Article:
Likewise in the case of Gaffney v. Harmon, 405 Ill. 273, 90 N.E.2d 785, 789, the Supreme Court of Illinois held that the doctrine of laches will be applied by a court of equity in denial of relief when the period of limitations has not expired, only where from all of the circumstances in evidence, to grant relief to which the complainant would otherwise be entitled, would, presumptively be inequitable and unjust to defendants. Referring to the doctrine of laches the court said:

"In the recent case of Rogers v. Barton, 386 Ill. 244, 53 N.E.2d 862, 866, we reaffirmed that principle, saying: `In an equitable proceeding it is only when by delay or neglect to assert a right the adverse party is lulled into doing that which he would not have done or into omitting to do that which he would have done in reference to the property had the right been properly asserted that the defense of laches will be considered.'"

The defendant Olaf Giske testified that none of the plaintiffs had ever at any time made any claim to said described land and that the first time that they showed any interest in said land was on the 3rd day of July 1951 a few months after the discovery of oil in the vicinity of the land, when they drove to his farm and stated that they had examined the record and asked him to give them a quitclaim deed to the land.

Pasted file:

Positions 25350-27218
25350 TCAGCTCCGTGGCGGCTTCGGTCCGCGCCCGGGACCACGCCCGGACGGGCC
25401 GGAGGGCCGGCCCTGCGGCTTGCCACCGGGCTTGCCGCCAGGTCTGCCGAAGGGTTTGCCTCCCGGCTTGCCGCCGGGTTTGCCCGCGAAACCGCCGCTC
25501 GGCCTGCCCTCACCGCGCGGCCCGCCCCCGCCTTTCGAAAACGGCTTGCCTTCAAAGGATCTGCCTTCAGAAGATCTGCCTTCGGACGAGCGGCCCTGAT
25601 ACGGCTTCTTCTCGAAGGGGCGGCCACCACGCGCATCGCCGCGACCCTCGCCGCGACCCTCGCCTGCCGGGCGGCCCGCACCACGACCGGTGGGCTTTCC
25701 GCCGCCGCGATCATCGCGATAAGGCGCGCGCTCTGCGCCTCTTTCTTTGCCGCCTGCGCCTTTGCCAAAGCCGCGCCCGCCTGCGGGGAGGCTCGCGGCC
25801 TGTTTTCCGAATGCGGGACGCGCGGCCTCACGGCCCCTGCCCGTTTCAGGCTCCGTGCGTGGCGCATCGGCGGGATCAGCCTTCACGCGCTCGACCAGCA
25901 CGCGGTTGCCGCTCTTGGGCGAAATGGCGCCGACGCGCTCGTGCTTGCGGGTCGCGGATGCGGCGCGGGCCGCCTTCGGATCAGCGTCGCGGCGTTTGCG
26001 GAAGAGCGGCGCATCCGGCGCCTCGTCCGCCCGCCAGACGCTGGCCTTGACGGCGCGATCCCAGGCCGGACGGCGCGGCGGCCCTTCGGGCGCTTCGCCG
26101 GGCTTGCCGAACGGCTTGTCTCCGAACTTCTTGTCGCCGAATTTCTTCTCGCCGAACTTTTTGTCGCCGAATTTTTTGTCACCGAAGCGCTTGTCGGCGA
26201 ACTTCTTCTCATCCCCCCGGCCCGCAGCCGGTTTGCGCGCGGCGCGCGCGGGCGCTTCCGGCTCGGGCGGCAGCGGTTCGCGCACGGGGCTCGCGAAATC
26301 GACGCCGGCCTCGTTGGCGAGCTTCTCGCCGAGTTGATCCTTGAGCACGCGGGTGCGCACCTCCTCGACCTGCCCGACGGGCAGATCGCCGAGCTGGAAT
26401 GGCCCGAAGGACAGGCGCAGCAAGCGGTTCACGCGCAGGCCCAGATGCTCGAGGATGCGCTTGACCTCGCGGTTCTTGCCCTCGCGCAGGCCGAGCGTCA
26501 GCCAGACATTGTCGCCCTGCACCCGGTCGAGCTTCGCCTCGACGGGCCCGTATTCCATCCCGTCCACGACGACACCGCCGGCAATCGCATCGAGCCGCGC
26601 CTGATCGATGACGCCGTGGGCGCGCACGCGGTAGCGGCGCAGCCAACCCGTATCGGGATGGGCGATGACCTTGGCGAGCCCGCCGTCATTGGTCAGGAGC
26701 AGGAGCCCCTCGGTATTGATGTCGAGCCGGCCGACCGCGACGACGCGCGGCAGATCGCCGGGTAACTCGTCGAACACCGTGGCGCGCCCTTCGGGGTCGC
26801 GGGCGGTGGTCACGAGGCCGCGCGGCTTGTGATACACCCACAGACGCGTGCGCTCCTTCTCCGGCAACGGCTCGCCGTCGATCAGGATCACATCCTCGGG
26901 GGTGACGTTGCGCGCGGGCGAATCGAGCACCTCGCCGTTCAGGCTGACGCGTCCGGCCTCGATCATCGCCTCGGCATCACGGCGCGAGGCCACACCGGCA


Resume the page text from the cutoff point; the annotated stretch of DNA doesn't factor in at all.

He testified further that in June 1940 he took one of the plaintiffs, Erwin Strom out to see the land and that Erwin Strom said:

"I could use the land, he would have no objection to me having the land."

The plaintiff Henry Strom testified that the first time he knew the land had been sold for taxes was "in April 1951, when the Amerada man came down there and wanted a quitclaim deed."

It may be noted here that Amerada Petroleum Corporation was originally joined as a defendant, but later withdrew from the action by stipulation of all of the parties.